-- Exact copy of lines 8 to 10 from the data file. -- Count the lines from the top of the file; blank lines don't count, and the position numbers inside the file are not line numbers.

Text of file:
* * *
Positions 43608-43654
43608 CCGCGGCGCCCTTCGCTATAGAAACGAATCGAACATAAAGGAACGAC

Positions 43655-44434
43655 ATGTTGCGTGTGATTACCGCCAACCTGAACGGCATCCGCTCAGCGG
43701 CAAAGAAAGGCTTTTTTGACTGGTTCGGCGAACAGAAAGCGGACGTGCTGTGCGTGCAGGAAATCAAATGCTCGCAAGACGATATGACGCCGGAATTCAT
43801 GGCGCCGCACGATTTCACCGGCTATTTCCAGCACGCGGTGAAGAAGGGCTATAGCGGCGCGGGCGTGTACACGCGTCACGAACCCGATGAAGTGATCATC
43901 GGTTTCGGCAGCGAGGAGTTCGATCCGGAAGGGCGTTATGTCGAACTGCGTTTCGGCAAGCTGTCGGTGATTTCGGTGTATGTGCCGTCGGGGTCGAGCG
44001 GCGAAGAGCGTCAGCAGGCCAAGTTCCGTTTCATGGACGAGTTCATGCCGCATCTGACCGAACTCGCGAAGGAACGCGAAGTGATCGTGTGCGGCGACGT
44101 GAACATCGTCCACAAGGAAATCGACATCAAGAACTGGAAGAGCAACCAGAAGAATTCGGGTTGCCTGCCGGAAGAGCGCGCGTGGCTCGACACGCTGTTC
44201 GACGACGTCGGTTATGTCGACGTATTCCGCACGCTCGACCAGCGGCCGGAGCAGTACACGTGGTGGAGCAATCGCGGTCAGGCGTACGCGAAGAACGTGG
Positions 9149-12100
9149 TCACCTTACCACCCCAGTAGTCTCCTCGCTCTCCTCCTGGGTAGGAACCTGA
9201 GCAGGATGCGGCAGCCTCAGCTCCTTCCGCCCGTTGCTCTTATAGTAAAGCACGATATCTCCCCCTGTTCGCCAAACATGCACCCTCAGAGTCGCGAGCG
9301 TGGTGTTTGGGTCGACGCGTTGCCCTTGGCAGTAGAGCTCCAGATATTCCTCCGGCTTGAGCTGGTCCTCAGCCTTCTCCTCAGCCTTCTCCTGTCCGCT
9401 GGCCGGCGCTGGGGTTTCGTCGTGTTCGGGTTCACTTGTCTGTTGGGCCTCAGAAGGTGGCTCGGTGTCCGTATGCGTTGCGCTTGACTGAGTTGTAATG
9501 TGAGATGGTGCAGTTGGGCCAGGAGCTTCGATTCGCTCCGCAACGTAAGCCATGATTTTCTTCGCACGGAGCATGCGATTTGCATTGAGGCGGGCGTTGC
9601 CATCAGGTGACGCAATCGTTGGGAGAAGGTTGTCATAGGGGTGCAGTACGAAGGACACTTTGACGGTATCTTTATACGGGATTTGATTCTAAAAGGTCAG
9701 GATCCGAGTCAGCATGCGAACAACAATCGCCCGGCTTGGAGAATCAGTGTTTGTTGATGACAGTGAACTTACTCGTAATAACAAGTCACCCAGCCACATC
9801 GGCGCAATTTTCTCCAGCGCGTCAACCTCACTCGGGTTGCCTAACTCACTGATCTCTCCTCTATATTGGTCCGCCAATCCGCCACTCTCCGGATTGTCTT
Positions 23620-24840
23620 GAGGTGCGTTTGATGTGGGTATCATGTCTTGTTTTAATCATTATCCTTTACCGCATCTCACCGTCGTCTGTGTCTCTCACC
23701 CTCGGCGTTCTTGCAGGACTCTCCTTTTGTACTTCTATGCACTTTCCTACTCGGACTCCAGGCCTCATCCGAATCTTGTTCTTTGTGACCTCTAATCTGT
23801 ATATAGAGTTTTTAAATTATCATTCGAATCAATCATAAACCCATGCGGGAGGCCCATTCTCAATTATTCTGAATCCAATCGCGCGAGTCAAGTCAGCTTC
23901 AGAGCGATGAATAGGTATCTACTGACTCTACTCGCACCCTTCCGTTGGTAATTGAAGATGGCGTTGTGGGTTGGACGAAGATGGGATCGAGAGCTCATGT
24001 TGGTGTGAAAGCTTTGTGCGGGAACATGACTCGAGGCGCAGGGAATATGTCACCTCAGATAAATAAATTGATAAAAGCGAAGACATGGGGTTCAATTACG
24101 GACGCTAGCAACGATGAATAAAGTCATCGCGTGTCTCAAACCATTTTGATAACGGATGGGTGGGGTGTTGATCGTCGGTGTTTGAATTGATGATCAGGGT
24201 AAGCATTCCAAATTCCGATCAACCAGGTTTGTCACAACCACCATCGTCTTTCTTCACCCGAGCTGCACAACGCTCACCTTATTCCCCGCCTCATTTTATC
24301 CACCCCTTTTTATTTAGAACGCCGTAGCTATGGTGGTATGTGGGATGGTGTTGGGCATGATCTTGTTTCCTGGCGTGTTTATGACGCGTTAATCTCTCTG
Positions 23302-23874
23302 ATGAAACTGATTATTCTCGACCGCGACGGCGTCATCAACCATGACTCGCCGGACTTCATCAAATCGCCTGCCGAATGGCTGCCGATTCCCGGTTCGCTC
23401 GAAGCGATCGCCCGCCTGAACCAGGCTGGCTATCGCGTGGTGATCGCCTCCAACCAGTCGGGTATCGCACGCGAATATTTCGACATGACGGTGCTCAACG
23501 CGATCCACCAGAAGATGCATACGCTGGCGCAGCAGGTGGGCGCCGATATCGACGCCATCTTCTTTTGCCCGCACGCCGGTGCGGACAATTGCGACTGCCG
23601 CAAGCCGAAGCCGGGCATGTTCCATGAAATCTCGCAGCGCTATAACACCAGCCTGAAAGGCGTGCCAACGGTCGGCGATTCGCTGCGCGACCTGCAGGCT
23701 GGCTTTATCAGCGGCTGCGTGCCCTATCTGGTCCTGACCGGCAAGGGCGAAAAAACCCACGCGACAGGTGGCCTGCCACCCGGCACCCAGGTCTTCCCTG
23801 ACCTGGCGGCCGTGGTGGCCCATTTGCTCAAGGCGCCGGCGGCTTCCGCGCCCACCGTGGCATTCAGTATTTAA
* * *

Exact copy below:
44001 GCGAAGAGCGTCAGCAGGCCAAGTTCCGTTTCATGGACGAGTTCATGCCGCATCTGACCGAACTCGCGAAGGAACGCGAAGTGATCGTGTGCGGCGACGT
44101 GAACATCGTCCACAAGGAAATCGACATCAAGAACTGGAAGAGCAACCAGAAGAATTCGGGTTGCCTGCCGGAAGAGCGCGCGTGGCTCGACACGCTGTTC
44201 GACGACGTCGGTTATGTCGACGTATTCCGCACGCTCGACCAGCGGCCGGAGCAGTACACGTGGTGGAGCAATCGCGGTCAGGCGTACGCGAAGAACGTGG